Food & Health

This section of the website is about our personal experience with food, nutrition, and health.  There is a WFPB page that discusses our Whole-Food, Plant-Based approach and a Recipe page where we highlight some of our favorite WFPB dishes.  There is also a Wine & Mead page where we present some of our favorites.  The Holistic Holiday At Sea cruises organized by A Taste of Health deserve special mention, so I have included a page on this program.  The blog entries often mention food.  Return to the home page and look under the WFPB Category or search on the WFPB tag.

The best website we have found on human health and nutrition is run by Michael Greger, MD with the help of volunteer consultants.  He presents a brief daily video summary of research studies related human health, nutrition, and disease.

I (Bruce) have always been fascinated by architecture.  The Bauhaus school was famous for the idea in architecture that “form follows function.”  To their way of thinking, the design of a space must flow from the function it is intended to perform.  Real buildings are structures that must obey the laws of physics, but that is not sufficient to make them worthy of being called architecture.  Architecture is the integration of engineering and art, and both exist within a social context.  Architecture both shelters and inspires those who experience it.  Building “designs” that cannot be built, while fascinating, are art not architecture.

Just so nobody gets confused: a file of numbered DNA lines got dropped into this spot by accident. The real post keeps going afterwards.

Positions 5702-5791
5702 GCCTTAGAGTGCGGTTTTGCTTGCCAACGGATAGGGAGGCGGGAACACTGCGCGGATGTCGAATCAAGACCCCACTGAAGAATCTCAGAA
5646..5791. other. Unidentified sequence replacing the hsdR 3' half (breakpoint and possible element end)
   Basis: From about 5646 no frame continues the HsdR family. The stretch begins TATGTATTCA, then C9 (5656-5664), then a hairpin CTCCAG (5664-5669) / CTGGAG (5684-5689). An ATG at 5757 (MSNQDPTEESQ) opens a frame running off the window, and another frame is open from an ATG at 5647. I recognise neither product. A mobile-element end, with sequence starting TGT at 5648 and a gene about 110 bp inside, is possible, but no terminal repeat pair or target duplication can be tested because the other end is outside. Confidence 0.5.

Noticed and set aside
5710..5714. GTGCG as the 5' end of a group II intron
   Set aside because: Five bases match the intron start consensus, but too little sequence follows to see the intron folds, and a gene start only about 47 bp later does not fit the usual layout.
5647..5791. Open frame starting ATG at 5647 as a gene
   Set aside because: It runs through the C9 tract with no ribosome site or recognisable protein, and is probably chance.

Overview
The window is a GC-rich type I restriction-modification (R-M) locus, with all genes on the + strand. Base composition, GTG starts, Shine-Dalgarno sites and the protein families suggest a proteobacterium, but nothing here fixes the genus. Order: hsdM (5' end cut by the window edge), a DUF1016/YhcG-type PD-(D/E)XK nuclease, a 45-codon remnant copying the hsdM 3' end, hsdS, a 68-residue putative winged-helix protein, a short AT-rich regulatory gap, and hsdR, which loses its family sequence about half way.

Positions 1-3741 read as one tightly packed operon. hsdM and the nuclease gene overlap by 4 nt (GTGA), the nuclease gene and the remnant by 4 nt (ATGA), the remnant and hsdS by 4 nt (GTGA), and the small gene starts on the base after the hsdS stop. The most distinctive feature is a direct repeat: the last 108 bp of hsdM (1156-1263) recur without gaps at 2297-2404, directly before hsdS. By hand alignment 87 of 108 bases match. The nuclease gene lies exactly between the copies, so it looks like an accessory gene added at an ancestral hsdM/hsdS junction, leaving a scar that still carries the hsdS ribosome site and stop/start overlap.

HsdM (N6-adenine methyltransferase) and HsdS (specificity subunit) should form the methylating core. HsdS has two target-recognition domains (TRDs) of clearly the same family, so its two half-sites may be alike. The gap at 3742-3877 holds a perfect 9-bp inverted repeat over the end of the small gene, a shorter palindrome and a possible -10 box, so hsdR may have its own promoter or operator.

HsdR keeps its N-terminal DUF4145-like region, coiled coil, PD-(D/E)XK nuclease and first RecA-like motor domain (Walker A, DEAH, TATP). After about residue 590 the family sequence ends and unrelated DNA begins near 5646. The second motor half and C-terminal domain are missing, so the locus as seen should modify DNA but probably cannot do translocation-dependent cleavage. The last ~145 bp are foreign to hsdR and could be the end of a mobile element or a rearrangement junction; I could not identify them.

So too with food.  Food is both a basic necessity of life and one of life’s greatest pleasures.  In skilled hands it becomes an art form.  It is profoundly social in every culture on the planet.  At one extreme, food can be “nutritious” but completely uninspiring.  At the other extreme, food can provide very satisfying experiences but be of questionable nutritional value.  “Eat to live” or “live to eat?”  The idea that food is just fuel devalues our relationship to the living planet we inhabit.  The idea that the consumption of food is what gives our life meaning may be a path to a short life, and suggests that one needs to find some other things to do in between meals.